Here’s to my first Urban Jungle Bloggers post on visual strands! *raises glass* Actually, I’ve been a member of the UJB community for a while, over on my previous blog. I wanted to extend the topic a little, so at the end of the post you’ll find a supplementary article. Hope you enjoy.
In celebration of summer, this month’s topic is about to make your feed POP with colour! All Urban Jungle Bloggers were asked to choose one plant and place it in front of a coloured background and so create a vibrant plant gallery together. You can find all our colour pop photo’s on their website, Pinterest and Instagram.
Just for fun, I wanted to show you what it looked like behind-the-scenes:
Yes, that is our washing machine. I used a cheap roll of wrapping paper to make the colourful background and stuck it to the central heating unit. Our attic space is white and has a roof window, which just gives the perfect light for photographing small objects. Classy, right?
No idea what Urban Jungle Bloggers is?
Judith did an interview here on visual strands: here.
Also, visit their website and join in: here.
Urban Jungle Bloggers is taking a summer break after this and will be back on September 10th.
This month’s topic lead me to thinking about how we perceive colour. Not everyone ’sees’ colour in the same way. For instance, how does ‘a’ colorblind person see this photo? We took it to the test, using xScope software. The results might surprise you.
Trichromacy is normal vision. All three types of light cones are used correctly. Here’s the original photo again, for reference:
– Protanomaly: reduced sensitivity to red light.
– Deuteranomaly: reduced sensitivity to green light, most common.
– Tritanomaly: reduced sensitivity to blue light, very rare.
This is how they see the same photo, from left to right:
Dichromacy: Only two types of cones are able to perceive colour, there is a total absence of function of one cone type.
– Protanopia: unable to perceive any ‘red’ light.
– Deuteranopia: unable to perceive ‘green’ light.
– Tritanopia: unable to perceive ‘blue’ light.
This is how they see the photo, from left to right:
People with monochromatic vision can see no colour at all and their world consists of different shades of grey ranging from black to white, but this is extremely rare.
Source text: Colourblindawareness.org
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Wat een super goed idee: een stukje over hoe we kleuren verschillend zien!! Gelukkig ben ik trichromat en kan genieten van alle kleuren :-)
Dankjewel! Ja gelukkig maar :)
What a fab #plantcolorpop post including fun behind-the-scenes shots!! Thank you so much for joining us again!!
Thanks, Igor! You know I never miss a topic ;)
Very interesting post on colour perception. I wonder if you will find a reader who is colourblind and how they would perceive this colour! And lastly, Yay for wall paper! :)
Oh yes, I’d love to know if there are any colourblind readers out there! Ha, the wrapping paper. We UJB’s are so resourceful ;)
Heel interressant! Dank.
Are you in Amsterdam? Im coming over in August to stay with a friend but would love to have some UJB recommendations for cool things to blog about that are a bit different. Ive been several times before so do let me know if there are some new places to check out. Thanks Yvonne for your comments on my blog too.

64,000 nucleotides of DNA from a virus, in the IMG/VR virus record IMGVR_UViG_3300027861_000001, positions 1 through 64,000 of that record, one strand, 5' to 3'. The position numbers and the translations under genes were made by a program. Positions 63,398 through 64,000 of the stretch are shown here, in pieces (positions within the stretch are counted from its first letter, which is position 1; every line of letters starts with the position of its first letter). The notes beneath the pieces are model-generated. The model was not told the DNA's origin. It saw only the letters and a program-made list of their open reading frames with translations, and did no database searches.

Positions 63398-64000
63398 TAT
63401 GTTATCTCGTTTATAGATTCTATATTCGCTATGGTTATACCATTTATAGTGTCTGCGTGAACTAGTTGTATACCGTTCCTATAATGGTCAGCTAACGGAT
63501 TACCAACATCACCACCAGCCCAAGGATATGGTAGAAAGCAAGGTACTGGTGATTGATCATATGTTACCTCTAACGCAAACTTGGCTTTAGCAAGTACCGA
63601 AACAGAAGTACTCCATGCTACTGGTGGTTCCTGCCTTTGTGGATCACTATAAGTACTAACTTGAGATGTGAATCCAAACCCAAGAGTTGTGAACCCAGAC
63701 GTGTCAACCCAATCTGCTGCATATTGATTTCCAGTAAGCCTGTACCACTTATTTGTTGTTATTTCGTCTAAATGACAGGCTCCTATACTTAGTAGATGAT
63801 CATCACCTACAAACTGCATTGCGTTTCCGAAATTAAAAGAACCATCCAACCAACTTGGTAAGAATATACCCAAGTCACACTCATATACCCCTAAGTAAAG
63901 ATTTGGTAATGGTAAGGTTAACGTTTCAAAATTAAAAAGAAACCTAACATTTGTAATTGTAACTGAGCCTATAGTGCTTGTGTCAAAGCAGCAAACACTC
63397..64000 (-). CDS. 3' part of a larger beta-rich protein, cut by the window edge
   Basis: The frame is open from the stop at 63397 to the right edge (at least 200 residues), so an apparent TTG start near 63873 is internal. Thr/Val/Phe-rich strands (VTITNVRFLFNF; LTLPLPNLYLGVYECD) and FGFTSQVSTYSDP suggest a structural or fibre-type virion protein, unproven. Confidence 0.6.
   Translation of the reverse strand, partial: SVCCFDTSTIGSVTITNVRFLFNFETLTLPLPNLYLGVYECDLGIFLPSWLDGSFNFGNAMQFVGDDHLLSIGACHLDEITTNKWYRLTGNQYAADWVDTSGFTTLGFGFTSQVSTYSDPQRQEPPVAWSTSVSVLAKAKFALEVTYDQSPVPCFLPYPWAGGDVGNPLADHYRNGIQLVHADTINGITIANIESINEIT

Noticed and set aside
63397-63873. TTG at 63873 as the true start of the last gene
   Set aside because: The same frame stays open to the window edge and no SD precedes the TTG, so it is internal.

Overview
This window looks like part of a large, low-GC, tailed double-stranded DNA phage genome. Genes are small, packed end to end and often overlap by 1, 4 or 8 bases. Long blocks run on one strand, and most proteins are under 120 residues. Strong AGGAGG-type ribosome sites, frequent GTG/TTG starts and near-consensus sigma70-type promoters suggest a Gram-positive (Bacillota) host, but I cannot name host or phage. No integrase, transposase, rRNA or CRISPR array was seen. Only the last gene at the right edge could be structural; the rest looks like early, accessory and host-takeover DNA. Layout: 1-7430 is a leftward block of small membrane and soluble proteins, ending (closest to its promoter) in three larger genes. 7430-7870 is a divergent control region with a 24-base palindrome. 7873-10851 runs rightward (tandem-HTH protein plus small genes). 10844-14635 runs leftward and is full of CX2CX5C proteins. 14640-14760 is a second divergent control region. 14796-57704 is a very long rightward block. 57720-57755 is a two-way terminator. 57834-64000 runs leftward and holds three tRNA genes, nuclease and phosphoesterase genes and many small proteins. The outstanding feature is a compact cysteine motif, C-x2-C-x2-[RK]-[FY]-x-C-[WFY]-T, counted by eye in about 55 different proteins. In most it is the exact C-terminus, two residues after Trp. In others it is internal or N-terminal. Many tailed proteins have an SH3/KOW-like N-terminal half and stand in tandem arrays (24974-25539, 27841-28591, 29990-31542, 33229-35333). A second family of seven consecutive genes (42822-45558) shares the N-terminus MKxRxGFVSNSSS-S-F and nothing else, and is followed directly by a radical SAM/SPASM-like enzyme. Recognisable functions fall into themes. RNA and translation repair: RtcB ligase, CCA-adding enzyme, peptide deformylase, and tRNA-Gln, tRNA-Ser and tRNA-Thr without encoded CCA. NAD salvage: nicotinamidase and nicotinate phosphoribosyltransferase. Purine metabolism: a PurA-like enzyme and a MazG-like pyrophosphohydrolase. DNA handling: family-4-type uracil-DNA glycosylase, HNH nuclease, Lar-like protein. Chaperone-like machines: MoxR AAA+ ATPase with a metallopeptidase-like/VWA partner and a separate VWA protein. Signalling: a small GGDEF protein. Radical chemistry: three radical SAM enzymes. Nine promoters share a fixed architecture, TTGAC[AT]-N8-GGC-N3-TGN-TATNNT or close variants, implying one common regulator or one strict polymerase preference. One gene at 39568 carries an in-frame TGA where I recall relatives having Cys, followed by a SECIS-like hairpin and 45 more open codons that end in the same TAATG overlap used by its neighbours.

Hi! Haha, no Amsterdam is 3 hours by train away from where I live. I do love the city though and visit as often as I can (which is never often enough). It feels like a second home.
You could try Haarlemmerdijk and Haarlemmerstraat, there are always new and interesting shops there and they can probably tell you what’s hot at the moment. Oh and The Otherist at Leliegracht, nothing to do with plants, just a special place. Have fun in August and thanks for visiting!
Nice to see this post on Visual Strands:-)
Hahahaha, love the behind the scene with the AEG washing machine. Genius!
Nice bit on how we perceive colour.
Never thought you would choose shocking pink:-)) x
Thanks, Tina! Ha that washing machine is so versitile. Cleans your clothes AND doubles up as a photo studio. They should really advertise with that ;D Never thought I’d use shocking pink eighter, but I already had the wrapping paper lying around and it was a good colour for the colorblindness bit. And it really POPS! ;)
Love the behind the scenes… I think we should always show them:) Great idea to expand the topic, very interesting and often forgotten. Happy weekend x
Thanks Mel, Judith often (always?) shows her behind the scenes and I always think that’s so fun (and real). You’re right, we should :) Lovely weekend to you too! xx
Hahahaa I also loooove a good & classy behind-the-scenes picture, just to keep it real ;) (and because AEG is the best ;) ). As a very visual person it’s so hard to understand how you could live with a color-disability, or at least that’s what it feels like to me. It’s really interesting to see the different perceptions of color, but it makes me more than happy that I can see your bright pink here today. I agree with Tina, I never expected you would use this hue! Happy summer Yvonne!
Thanks Judith! I know you do ;) I’m glad we can see all the colours too. AEG. Haha, forgot to blur the brand. Aw well, it really is a good washing machine… Aaaanyway, this will probably be the last time you’ll see me use shocking pink though, so enjoy ;D Happy summer Judith!
My color blind husband reports the two left images look the same as the upper bright pink one. I can’t imagine a world without pinks and reds, but he doesn’t seem to miss them!
Hi Vanessa! Really? That’s so interesting, thanks for sharing. No, I can’t imagine eighter…
At first I wondered how you made that pink background for your plant. I then saw how you did it. And nice and useful information about how we perceive color. Really interesting, I didn’t know it.
Thank you very much :)